Is Band of Brothers based on a true story?

Eion Bailey as Webster in Band of BrothersHBO

Band of Brothers might now be on Netflix, but is the acclaimed war drama actually based on a true story?

Band of Brothers first aired on HBO in 2001, to immediate critical and commercial acclaim. The show topped the ratings, and also won both the Golden Globe, and Emmy, for best mini-series.

Created by powerhouse pair Steven Spielberg and Tom Hanks, the show featured recognizable actors like Ron Livingston, Donnie Wahlberg, Dexter Fletcher, and David Schwimmer. But it also helped launch the careers of multiple stars, including Damian Lewis, Colin Hanks, Simon Pegg, and Tom Hardy.

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So where did the inspiration for the show come from?

Is Band of Brothers based on a true story?

Yes, Band of Brothers is based on a true story. It dramatizes the WWII experience of the 2nd Battalion of the 506th Parachute Infantry Regiment of the 101st Airborne Division, who were also known as Easy Company.

The 10-part series charts their journey from training in the United States through to action in Europe, with the DVD notes describing Easy Company as “parachuting into France early on D-Day morning, fighting in the Battle of the Bulge, and capturing Hitler’s Eagle’s Nest at Berchtesgarten.”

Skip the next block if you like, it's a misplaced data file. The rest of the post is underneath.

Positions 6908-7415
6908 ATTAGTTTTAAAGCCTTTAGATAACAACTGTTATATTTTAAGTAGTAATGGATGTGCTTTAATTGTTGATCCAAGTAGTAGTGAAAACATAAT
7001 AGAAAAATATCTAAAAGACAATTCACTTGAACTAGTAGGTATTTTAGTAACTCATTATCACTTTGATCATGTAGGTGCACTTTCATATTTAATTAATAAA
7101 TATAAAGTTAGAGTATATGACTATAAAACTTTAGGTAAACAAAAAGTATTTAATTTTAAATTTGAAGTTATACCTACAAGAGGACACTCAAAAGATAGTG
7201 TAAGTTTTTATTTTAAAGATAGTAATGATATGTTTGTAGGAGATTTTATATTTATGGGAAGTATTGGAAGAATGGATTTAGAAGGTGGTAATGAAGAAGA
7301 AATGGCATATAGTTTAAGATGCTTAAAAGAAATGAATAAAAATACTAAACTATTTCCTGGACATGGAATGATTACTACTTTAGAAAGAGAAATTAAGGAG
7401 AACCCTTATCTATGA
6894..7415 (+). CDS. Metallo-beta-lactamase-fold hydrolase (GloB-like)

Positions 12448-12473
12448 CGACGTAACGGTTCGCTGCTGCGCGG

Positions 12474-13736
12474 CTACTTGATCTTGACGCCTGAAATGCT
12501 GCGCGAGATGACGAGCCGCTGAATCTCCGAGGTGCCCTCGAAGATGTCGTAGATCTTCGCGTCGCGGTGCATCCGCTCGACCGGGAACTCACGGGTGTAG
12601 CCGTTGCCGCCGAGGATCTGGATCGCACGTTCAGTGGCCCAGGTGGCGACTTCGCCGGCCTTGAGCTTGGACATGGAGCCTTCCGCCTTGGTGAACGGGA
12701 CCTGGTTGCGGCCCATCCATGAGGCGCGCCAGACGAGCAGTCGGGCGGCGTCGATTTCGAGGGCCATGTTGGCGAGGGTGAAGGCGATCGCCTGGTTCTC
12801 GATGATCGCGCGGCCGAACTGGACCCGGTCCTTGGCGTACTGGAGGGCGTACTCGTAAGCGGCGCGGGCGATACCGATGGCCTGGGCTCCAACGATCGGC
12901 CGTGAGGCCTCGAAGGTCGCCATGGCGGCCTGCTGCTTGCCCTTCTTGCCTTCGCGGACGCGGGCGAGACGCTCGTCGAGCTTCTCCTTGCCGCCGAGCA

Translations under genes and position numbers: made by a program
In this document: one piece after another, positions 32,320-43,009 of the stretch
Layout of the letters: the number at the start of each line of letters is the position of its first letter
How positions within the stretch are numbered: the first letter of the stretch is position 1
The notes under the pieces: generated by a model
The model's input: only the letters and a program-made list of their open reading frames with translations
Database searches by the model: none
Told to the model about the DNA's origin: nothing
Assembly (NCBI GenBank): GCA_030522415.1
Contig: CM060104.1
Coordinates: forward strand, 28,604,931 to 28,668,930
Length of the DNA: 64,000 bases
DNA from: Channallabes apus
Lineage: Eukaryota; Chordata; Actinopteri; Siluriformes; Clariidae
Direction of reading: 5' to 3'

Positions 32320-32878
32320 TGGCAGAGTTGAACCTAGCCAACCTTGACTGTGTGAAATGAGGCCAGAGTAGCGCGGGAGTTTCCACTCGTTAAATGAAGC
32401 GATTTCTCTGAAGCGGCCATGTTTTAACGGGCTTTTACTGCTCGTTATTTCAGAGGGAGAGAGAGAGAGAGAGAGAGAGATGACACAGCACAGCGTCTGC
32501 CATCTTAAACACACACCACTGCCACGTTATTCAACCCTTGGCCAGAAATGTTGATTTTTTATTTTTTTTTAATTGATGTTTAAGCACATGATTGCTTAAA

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Meaning pretty much everyone in that cast is playing a real-life character. Some of them appear via contemporary talking head interviews.

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The show is drawn from conversations with Easy Company survivors, as well as journals and letters written by the soldiers. Band of Brothers is also an adaptation of Stephen E. Ambrose’s 1992 non-fiction book of the same name.

What is the Band of Brothers book about?

Now featuring a foreward by Tom Hanks to celebrate the book’s 25th anniversary, here’s the official synopsis for the source material:

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“In Band of Brothers, Stephen E. Ambrose pays tribute to the men of Easy Company, a crack rifle company in the US Army. From their rigorous training in Georgia in 1942 to the dangerous parachute landings on D-Day and their triumphant capture of Hitler’s ‘Eagle’s Nest’ in Berchtesgaden, Ambrose tells the story of this remarkable company. Repeatedly sent on the toughest missions, these brave men fought, went hungry, froze, and died in the service of their country.”

The title comes from the St. Crispin’s Day speech in William Shakespeare’s Henry V, with that passage appearing on the book’s first page, and in the series, where it’s said by Carwood Lipton (Donnie Wahlberg).

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Band of Brothers is streaming on Netflix now. You can check out our other coverage here and our Netflix hub here.